Some already suspected that all that freedom could serve to confuse, control and censor
The Russian troll operation started in this language. The government of Vladimir Putin defended in the networks his invasion in Crimea and fought protests against corruption in the country. In 2015, those accounts started tweeting in English. To get followers, they mostly talked about bland topics, according to an investigation by the think tank New Knowledge: the hashtags What they used on Twitter were #news, #sports, #politics, #local, #business, #chicago, #breaking (news, sports, politics, local, business, chicago, last minute).
The work of getting followers was fruitful in some cases. One of the Russian accounts with the most followers was @TEN_GOP, "the unofficial Twitter of the Republicans of Tennessee". It had 129,000 when it was suspended, in July of 2017.
2. Objective: distrust. "Since May 2014, the goal set by the Lakhta Project was to spread distrust towards candidates for public office and in the political system in general," says the Department of Justice report.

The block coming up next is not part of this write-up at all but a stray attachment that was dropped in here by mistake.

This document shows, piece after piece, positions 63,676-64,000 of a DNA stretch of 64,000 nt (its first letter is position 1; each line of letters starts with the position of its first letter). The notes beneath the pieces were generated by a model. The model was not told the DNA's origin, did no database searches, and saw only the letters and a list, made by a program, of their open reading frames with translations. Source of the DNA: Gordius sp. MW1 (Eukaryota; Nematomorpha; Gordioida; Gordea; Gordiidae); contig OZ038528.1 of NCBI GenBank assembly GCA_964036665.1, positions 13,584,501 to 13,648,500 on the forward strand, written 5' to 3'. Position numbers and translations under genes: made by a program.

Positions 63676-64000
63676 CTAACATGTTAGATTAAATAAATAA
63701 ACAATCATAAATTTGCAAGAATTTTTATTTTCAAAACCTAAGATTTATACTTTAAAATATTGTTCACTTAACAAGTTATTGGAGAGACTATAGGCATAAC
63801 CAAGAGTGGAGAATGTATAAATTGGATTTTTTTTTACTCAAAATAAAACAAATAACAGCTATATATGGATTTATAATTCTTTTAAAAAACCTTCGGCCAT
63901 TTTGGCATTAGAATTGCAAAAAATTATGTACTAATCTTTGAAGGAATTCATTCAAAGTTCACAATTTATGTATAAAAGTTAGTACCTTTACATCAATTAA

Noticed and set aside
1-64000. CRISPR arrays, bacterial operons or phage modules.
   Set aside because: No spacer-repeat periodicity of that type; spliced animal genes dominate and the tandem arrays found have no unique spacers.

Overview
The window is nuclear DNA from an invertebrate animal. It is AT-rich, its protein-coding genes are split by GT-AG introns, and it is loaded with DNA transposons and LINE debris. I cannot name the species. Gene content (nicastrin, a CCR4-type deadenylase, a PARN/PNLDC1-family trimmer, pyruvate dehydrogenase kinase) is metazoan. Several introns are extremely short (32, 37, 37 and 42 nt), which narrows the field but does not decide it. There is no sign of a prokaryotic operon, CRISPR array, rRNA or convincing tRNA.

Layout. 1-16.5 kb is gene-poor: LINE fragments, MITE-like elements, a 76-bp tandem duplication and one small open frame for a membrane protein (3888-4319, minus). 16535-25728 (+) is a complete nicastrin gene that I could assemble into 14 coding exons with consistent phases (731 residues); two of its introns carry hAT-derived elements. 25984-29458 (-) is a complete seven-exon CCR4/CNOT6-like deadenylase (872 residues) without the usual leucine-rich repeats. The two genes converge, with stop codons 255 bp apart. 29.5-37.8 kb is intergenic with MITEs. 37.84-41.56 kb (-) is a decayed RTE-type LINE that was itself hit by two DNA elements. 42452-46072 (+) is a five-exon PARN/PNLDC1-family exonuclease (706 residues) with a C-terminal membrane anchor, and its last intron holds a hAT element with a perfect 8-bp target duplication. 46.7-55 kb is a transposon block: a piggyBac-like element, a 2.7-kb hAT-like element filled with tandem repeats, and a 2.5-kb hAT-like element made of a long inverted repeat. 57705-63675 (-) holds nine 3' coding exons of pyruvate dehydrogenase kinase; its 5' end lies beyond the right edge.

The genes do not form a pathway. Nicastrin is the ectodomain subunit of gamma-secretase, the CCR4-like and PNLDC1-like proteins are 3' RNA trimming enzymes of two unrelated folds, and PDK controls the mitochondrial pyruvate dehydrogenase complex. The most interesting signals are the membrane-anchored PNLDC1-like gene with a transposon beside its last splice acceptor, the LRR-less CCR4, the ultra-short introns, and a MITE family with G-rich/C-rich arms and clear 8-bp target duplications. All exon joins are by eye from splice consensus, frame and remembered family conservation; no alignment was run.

The Russian trolls focused their efforts on posting polarized news: immigration, arms control, confederal flag, race relations, LGBT, Women's March. They often wrote on Twitter or Facebook opposing opinions in a conflict: "The Russian accounts in the left and right groups converged to position the traditional media as institutions that manufacture a false reality for the masses," writes researcher Ahmer Arif, of the University of Washington in a scientific article
After the 2016 elections, their focus moved even further to encourage division: "The objectives evolved and began to look for the most active and outraged communities," writes Ben Nimmo, of the think tank Atlantic Council. Angry and quarreled citizens, isolated in their own bubbles, provoke greater internal tension and less concern for the outside. Russia wins because fewer people are watching their actions and it rises your international cache.
Russia wins out because fewer people are watching their actions and their international cache rises
3. Hillary Clinton, no. If the objective was to create distrust in the establishment, Trump was the perfect candidate. But even Putin did not think he would win. The intention with the hack and the campaign was to weaken the system even if Clinton was president. No one, except the Russians, had been able to imagine such an elaborate project.